With the government forecasting that revenues from the tourism sector will rise about seven-fold by 2047, a new policy aims at making India a sustainable, tourist-friendly destination through various green initiatives, skill development, and engaging with the private sector.
Top sources in the government said the tourism policy forecasts that the sector’s contribution will grow to $1 trillion by 2047 and the industry needs to prepare itself to make the sector sustainable.
“From $150 million currently, the industry is set to grow several times and the policy has a plan to keep the industry sustainable through various green initiatives as well as skill development and other initiatives,” a government official added.
When contacted, Tourism Secretary Arvind Singh said these aspects will require Cabinet approval. “There are various aspects in the tourism policy that have been discussed and it would require further approvals including from the Union Cabinet,” he told The Indian Express.
As part of the green initiative, hotels will also need to bring in changes to ensure that the impact on the environment is minimal, the official added.
The hospitality industry has welcomed the focus on sustainability. “The Indian tourism and hospitality industry has certainly become more conscious of the benefits of sustainable tourism in the post-Covid era. We work tirelessly to reduce our environmental impact by employing sustainable best practices in maintenance, services, water consumption, and using environmentally friendly products aiming for zero waste,” said Kush Kapoor, CEO of Roseate Hotels and Resorts.
Another government official said the sector would require training not only for people employed in the sector but also sensitizing the tourists.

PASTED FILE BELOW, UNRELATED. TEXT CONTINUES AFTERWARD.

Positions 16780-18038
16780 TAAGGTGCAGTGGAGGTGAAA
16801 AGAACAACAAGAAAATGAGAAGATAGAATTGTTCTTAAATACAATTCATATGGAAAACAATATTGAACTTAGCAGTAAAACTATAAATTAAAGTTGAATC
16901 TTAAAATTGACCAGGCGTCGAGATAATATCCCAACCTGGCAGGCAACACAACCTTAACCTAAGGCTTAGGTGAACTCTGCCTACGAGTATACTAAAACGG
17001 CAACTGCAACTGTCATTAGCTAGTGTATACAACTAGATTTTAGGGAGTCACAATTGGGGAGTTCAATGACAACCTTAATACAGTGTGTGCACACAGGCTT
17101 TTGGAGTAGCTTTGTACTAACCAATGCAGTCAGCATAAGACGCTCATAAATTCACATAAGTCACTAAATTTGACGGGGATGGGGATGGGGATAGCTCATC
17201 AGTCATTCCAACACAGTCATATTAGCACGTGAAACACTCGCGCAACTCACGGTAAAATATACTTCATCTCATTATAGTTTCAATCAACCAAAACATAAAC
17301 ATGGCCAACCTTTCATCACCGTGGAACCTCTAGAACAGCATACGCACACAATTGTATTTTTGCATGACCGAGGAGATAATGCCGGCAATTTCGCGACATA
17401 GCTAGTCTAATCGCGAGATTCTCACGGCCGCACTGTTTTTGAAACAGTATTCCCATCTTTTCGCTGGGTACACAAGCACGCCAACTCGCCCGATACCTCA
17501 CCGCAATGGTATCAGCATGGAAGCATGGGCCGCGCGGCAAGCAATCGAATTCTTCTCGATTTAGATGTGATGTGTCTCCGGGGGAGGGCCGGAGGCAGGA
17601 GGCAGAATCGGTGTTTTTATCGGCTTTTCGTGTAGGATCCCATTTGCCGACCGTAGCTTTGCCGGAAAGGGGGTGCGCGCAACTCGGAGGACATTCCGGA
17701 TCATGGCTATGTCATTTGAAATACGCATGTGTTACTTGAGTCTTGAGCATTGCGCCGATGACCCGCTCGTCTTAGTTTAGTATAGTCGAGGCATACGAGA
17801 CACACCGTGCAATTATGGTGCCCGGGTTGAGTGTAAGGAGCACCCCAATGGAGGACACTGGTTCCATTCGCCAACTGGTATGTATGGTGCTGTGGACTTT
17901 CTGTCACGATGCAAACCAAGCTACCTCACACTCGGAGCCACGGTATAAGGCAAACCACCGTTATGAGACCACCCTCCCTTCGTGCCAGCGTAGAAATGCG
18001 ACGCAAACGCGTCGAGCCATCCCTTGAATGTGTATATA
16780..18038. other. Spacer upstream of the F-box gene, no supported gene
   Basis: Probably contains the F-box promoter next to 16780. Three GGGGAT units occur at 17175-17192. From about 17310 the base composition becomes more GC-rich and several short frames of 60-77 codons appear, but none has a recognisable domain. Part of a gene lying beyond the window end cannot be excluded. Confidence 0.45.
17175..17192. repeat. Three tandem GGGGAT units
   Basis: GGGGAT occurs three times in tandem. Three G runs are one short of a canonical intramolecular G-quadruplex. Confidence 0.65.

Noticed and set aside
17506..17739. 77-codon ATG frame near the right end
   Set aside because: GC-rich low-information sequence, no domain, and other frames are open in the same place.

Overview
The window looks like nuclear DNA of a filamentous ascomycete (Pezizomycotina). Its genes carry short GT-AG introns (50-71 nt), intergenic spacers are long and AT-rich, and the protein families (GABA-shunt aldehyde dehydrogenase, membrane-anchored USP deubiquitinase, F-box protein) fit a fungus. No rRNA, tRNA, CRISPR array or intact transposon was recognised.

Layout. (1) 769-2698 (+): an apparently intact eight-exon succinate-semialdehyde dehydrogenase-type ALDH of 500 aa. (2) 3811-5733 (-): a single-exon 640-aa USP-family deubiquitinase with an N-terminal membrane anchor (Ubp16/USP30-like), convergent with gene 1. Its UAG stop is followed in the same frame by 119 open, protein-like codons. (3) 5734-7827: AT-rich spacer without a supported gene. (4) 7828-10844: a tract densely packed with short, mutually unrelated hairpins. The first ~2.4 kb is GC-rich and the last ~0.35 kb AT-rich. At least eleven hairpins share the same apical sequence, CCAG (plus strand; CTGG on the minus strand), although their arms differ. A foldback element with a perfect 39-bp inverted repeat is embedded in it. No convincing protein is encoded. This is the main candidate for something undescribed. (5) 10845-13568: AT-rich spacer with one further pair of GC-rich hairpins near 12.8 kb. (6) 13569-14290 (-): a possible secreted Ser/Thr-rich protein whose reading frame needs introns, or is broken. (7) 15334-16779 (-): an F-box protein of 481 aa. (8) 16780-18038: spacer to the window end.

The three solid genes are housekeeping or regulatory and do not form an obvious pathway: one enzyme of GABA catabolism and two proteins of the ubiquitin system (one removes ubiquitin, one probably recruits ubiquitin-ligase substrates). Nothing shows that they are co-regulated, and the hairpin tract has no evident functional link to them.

“Even today, residents at a lot of tourism destinations have started to complain about filth and nuisances that some tourists create. We would not want to reach a level where these tourism destinations start to block tourists. This would also constitute sustainability that the policy talks about,” said another government official.
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Tourism industry says that sustainability will make the industry future-ready.
“Popular destinations such as Himachal, Leh- Ladakh and Uttarakhand are also concerned about preserving their local community, cultural fabric and the local biodiversity and ecosystems. Additionally, there is increasing demand for outdoor-adventure that promotes eco-tourism such as wildlife safaris, biking, camping, monsoon treks, water rafting, etc,” said Rajeev Kale, President HolidaysMICE, Visa at Thomas Cook (India) Limited.
“The pandemic has created a new found sensitivity around sustainability and sustainable tourism has become a need of the hour. Customers are displaying increased concern towards the environment and newer trends around sustainable and regenerative travel are now emerging,” said Daniel D’Souza, president-holidays at SOTC Travel.
The policy also talks about skill development and employment generation by the sector. “The other key component of the policy is to rope in people for creation of tourism infrastructure like homestays etc. Proposal also includes getting an MSME tag for the sector that would help fetch easier access to credit,” said one of the two officials quoted above .
As COVID shut the world for tourists, Indians traveled within the country, thus, benefiting the local tourism sector. However, inbound foreign tourists continue to elude India and the government’s offer of five lakh free tourist visas were also not fully subscribed.
As part of its help to the tourism sector, India had announced to issue 500,000 free tourist visas but only 300,000 were subscribed till the end of March this year – the deadline for the scheme.
“Post-COVID, India’s inbound tourists have mainly been driven by Indians coming to visit friends and family. The visa quota was not fully subscribed due to the COVID wave,” said one of the officials quoted above.